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Re: Re: Re: error with Sum and Infinity

  • To: mathgroup at
  • Subject: [mg102465] Re: [mg102443] Re: [mg102437] Re: error with Sum and Infinity
  • From: DrMajorBob <btreat1 at>
  • Date: Mon, 10 Aug 2009 04:15:17 -0400 (EDT)
  • References: <h5bk64$hlm$> <>
  • Reply-to: drmajorbob at

I myself often "poke at the corpse" to see what's wrong with my code. That  
mostly works, and I'm not completely sure there's a better way.

Despite all my complaints about Mathematica documentation, I seriously  
doubt that anybody else does it greatly better.


On Sun, 09 Aug 2009 17:19:26 -0500, Richard Fateman  
<fateman at> wrote:

> George Woodrow III wrote:
>> Also including a private response from Richard:
>> [me]
>>> You can get the performance you want by using Piecewise[]. That way,
>>> there is only one function definition.
>> [Richard]
>> Yes, one can often get the predetermined right answer by asking a
>> subtlely different question.  Still, I think you agree the answer to
>> the original question was wrong...
>> [my comment]
>> The point to this is that yes, the original 'naive' attempt at a sum
>> gave the wrong answer. The wrong answer should have prompted a journey
>> to find out why.
> Advising the user to read the manual is so common that there is a
> heavily-used acronym for it (RTFM). But in this case the manual probably
> does not provide enough guidance about what Sum does.
>> The reason why the first attempt gave the wrong answer is that the
>> question was ill-posed for Mathematica to "always" do the right thing.
> You and I know that Mathematica didn't do the right thing. But there was
> no way for a user to determine if the problem was ill-posed in terms of
> Mathematica.  Indeed, I can think of a technique that would allow
> Mathematica to solve such problems, and I have no reason to believe, a
> priori, that Mathematica does not have that technique. Furthermore,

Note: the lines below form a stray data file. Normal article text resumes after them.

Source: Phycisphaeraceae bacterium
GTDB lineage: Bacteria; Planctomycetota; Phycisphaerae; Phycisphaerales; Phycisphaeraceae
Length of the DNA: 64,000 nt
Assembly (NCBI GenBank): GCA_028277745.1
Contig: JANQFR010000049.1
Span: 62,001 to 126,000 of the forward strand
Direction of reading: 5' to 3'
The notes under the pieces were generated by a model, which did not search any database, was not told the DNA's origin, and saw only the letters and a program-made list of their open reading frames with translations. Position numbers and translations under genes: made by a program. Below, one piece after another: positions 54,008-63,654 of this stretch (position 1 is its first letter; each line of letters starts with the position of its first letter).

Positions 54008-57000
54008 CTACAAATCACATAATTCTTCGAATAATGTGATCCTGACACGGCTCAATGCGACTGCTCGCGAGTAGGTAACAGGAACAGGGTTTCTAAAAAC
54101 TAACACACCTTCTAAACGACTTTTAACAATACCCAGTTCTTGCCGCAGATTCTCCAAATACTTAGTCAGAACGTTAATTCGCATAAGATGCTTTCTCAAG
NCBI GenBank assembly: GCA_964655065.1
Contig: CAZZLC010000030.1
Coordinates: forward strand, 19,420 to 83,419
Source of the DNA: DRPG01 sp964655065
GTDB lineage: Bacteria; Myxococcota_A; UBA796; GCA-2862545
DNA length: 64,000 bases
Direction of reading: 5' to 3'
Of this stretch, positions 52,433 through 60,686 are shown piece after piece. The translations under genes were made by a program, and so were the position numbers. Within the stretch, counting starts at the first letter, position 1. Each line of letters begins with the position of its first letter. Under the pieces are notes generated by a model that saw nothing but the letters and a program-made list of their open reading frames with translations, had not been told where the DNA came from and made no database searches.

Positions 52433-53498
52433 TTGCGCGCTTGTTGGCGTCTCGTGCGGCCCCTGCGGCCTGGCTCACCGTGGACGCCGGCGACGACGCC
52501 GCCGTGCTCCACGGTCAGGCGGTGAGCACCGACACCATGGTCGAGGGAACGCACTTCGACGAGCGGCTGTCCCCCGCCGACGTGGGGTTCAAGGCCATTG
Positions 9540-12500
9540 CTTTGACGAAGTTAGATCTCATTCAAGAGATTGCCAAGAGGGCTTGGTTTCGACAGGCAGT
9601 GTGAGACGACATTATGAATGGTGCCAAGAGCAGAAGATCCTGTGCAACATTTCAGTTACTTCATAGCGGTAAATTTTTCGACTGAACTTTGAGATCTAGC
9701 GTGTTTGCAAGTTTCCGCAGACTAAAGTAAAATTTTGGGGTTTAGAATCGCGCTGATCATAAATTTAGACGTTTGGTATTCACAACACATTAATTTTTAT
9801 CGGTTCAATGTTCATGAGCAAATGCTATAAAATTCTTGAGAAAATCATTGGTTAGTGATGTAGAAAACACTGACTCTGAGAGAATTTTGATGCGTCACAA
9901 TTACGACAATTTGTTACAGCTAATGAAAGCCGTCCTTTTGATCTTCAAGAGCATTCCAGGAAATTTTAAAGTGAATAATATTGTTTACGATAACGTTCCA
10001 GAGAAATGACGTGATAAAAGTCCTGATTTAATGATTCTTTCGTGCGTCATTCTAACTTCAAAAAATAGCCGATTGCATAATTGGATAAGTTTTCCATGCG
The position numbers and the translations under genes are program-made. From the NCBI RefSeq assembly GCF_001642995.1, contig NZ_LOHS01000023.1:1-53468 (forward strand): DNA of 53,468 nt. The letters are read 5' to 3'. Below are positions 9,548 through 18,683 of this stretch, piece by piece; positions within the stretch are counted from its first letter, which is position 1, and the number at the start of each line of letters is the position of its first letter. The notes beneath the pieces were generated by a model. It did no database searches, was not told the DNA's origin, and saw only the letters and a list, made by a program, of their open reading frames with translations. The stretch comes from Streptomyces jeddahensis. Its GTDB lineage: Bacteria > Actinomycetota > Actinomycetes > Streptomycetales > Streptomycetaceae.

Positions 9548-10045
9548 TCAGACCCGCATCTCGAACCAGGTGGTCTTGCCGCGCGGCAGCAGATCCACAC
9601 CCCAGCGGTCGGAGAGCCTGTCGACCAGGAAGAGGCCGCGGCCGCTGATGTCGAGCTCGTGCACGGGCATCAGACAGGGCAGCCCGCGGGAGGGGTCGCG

> Mathematica may have such a technique in some future version.
> In particular, if Mathematica does not apparently intend to distinguish
> between a mathematical function composed of Sin Cos Pi + - *   and a
> user-defined pattern-driven computer subroutine f[x_]:=If[ ...],  then
> it should work regardless of how the expression is conveyed. The problem
>> My solution (using Piecewise) and another poster's solution using
>> DiracDelta posed the question in a way that when Mathematica switched
>> from brute force (below SymbolicSumThreshold) to symbolic, it would do
>> the right thing.
> Another solution would be to do the problem in your head, and write down
> the answer, since it was obvious.  This is making excuses for
> Mathematica, don't you think?
> <snip.. example>
>> The point of this is to show that you need to know some maths, and at
>> least a little bit about the conventions of Mathematica. An infinite
>> sum cannot be treated the same as a finite sum, and care needs to be
>> taken to be sure that Mathematica knows what the sequence really is.
> But in addition to knowing some maths, you also need to know things
> about Mathematica that it had no business expecting you to know.
> That's what I object to here.
>> In the case of a sequence of all 0, except for a single 1, then the
>> function that defines the sequence needs to make the exception clear
>> in the definition.
>> Could Mathematica be designed to always give the right answer, not
>> matter what the input? Perhaps. Most of the time, it would be a waste
>> of time.
> Should you make an excuse for Mathematica getting the wrong answer, even
> if it could, with some slight amount of additional cleverness get the
> right answer? No, I think you should make a fuss. Maybe just a slight
> amount of fuss, but some fuss.  To show that you are paying attention. I
> make a fuss because I know that the program can be written properly.
> You think it would be a waste of time to write the program properly.
> That's a fundamental disagreement between us. I elaborate further below.
>> The proper lesson to learn is that if you are going to be evaluating
>> infinite sums, then it would be worth finding out how Mathematica does
>> this and what needs to be done to make the code fool-proof.
> No, I think the lesson is that Mathematica documentation does not